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This was a remarkable year for people seeking full human and civil rights and liberties. From gays in America to women in Tunisia, most marginalized groups are ending 2011 with more rights than when the year began. But on almost all fronts, there's still a long way to go toward equal rights for all.
Free Speech Rights
Regimes across the world cracked down on people who assembled peacefully to speak their minds. According to Amnesty International’s 2011 report, specific restrictions were placed on free speech in at least 89 countries. Around the world, 42 journalists were killed for merely doing their jobs. Most (58 percent) were covering politics, not war zones. And despite the fact that protesters were assembled peacefully, Occupy Wall Street demonstrations across the United States were shut down by police, often violently.
Off the streets and on the internet, the Stop Online Piracy Act (SOPA) pitted the music and recording industries against America’s biggest tech companies. Civil liberties advocates argued the bill will hamper free speech online.
Photo courtesy of Jonathan Tayler at the Columbia Graduate School of Journalism
Support for the death penalty in America hit an all-time low. Illinois abolished the practice, and Oregon issued a moratorium. Yet Georgia executed Troy Davis despite public outcry over serious concerns that he had not committed the crime. And the North Carolina legislature voted to repeal the Racial Justice Act, which allows death row inmates to present evidence that race was a factor at the time of their trial. The governor vetoed the move, but the law remains at risk.
The Privacy Rights Clearinghouse released a study showing that there have been 535 data breaches jeopardizing more than 30 million sensitive records this year. (Check out our infographic on data breaches.) In April, John Kerry and John McCain released the Privacy Bill of Rights, a bill restricting how data collectors can use people’s private information. The bill’s fate remains uncertain. On the upside, a court ruled that police cannot track your whereabouts using your cellphone records without a warrant.
More than 80 abortion-restricting laws—everything from bans on when and how woman can get abortions to barriers like waiting periods and additional counseling—were enacted this year, more than double the previous record of 34 restrictions in 2005. Despite the recommendation of the Food and Drug Administration, the White House refused to ease restrictions on the sale of Plan B, the morning-after contraceptive pill. But many women are already out of luck: A report revealed that Plan B isn’t available about a third of the time, anyway. And North Carolina struggled to decide how to make reparations to 7,600 people it forcibly sterilized.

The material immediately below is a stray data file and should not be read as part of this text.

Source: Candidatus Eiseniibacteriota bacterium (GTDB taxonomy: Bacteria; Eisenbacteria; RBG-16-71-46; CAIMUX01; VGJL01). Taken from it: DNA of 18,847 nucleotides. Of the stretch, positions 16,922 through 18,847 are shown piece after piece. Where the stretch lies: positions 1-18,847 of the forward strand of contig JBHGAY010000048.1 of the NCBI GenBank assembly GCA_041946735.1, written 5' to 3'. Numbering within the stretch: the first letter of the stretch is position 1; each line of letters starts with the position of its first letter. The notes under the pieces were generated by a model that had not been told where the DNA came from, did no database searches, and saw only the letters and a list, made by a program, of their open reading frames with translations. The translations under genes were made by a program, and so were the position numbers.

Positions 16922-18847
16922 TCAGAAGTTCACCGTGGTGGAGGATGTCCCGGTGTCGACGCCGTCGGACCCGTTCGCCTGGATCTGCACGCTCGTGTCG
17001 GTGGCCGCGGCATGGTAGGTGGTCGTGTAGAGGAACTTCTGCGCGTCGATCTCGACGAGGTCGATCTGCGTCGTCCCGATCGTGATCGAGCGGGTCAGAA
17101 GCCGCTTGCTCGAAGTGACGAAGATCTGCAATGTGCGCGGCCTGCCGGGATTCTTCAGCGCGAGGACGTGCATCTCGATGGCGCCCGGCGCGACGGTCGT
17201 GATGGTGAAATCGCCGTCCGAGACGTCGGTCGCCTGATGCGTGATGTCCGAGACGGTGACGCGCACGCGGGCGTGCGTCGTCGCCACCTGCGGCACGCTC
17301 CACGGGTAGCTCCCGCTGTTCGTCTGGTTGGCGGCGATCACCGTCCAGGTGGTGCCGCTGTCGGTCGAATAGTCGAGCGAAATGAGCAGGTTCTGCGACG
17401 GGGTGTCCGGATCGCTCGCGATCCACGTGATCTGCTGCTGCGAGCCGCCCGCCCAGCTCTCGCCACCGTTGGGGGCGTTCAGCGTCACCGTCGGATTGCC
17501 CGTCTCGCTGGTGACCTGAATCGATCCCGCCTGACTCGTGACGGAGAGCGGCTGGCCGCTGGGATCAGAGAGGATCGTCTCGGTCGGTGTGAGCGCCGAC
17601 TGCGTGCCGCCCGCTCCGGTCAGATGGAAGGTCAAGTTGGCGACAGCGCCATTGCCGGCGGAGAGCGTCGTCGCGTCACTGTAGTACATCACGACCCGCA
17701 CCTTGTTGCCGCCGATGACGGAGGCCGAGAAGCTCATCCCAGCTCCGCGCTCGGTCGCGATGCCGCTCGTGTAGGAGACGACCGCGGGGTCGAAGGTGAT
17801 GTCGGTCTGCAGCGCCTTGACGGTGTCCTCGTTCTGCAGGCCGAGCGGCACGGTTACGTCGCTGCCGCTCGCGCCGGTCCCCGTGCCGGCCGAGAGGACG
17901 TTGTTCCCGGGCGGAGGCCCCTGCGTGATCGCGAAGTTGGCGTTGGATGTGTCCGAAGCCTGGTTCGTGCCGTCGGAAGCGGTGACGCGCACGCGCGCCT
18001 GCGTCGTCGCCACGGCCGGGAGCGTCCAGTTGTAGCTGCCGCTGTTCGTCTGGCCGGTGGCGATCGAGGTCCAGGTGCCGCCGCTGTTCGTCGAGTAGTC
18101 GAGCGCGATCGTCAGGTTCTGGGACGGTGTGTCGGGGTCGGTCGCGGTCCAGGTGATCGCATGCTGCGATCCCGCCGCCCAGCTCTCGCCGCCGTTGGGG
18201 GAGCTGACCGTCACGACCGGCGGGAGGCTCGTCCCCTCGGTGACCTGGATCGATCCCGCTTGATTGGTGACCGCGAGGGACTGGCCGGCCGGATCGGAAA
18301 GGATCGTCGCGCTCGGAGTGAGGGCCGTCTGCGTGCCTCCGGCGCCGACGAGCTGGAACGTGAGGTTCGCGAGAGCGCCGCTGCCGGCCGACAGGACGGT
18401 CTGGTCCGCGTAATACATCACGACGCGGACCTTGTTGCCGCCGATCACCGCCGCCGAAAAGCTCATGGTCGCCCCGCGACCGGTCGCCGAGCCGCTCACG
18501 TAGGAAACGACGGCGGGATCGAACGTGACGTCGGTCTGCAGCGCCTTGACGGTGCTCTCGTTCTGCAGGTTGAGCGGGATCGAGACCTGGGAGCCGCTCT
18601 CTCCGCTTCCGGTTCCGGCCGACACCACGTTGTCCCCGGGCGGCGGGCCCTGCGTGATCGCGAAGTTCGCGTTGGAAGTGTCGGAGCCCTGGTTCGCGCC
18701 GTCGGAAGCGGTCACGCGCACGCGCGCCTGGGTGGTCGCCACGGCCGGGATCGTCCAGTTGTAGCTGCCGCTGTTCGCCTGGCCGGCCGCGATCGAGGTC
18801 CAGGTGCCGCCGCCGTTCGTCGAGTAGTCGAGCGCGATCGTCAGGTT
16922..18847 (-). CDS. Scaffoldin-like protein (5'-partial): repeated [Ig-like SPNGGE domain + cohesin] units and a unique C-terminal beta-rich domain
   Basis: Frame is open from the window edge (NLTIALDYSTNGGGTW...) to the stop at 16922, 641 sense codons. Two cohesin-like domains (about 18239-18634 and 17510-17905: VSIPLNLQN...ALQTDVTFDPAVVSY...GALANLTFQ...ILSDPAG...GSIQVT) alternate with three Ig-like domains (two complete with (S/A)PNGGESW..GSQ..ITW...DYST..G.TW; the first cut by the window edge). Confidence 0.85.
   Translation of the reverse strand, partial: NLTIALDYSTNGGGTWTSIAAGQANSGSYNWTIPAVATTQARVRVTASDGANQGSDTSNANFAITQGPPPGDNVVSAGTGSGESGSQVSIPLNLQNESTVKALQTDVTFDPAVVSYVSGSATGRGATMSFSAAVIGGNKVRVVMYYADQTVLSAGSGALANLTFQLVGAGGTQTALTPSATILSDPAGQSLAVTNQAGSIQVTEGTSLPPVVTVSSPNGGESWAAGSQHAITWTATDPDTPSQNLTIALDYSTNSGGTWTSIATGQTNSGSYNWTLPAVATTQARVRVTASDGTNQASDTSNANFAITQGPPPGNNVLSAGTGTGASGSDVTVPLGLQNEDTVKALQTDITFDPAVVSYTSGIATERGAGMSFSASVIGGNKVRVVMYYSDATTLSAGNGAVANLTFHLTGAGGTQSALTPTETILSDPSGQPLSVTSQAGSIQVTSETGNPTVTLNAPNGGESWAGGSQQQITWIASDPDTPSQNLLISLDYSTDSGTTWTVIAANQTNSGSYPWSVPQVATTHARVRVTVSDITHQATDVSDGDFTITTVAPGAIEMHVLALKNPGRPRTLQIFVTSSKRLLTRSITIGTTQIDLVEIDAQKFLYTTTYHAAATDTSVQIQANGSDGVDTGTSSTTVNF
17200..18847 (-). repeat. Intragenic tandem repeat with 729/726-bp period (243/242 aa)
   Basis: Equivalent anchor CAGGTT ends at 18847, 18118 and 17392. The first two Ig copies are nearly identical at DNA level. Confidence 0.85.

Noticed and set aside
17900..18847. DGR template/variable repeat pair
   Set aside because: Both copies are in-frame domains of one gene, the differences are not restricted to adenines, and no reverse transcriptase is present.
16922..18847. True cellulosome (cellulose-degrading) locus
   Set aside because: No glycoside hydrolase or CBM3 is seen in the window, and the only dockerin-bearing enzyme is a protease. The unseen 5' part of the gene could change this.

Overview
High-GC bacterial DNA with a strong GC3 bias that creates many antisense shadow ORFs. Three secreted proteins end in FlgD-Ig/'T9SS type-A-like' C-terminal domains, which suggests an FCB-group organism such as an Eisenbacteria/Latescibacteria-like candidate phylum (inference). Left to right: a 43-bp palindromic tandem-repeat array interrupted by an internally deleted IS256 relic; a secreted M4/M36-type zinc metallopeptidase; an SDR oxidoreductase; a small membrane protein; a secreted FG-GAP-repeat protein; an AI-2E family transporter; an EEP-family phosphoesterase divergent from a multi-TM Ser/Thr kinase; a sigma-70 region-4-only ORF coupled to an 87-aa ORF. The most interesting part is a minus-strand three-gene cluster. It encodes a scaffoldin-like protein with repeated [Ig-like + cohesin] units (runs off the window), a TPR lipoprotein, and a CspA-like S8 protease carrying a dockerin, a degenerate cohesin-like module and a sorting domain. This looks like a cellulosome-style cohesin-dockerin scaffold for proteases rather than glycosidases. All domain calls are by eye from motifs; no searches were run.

Chart courtesy of the Guttmacher Institute.
Democratic uprisings broke out across the Middle East and North Africa, toppling dictators in Egypt, Tunisia, and Libya. In a series of ongoing protests in each of those nations, women demanded the vote. Meanwhile, in Saudi Arabia, King Abdullah announced women would be allowed to vote and run for office in 2015.
In the United States, more than 30 states passed laws requiring voters to present government-issued photo ID in order to vote. According to the ACLU, "Studies suggest that up to 11 percent of American citizens lack such ID, and would be required to navigate the administrative burdens to obtain it or forego the right to vote entirely."
Photo of women voting in Afghanistan last yer (cc) via WILPF.
New studies showed increasing acceptance of LGBT Americans. (See our infographic here.) The U.S. military finally began allowing gay and lesbian Americans to serve openly (better late than never), and a lesbian couple shared the first traditional Navy kiss. Couples across New York State got hitched, which had serious implications for straight couples, as you can see in this infographic. The fight over California’s Prop 8 continued in the courts, and activists glitter-bombed anti-gay politicians.
President Obama issued a memo mandating U.S. foreign agencies protect LGBT rights internationally. In Uganda, lawmakers considered a draconian anti-gay bill that would have made "homosexual acts" punishable by death. The United Nations Human Rights Council passed the first-ever resolution condemning violations based on sexual orientation and gender identity.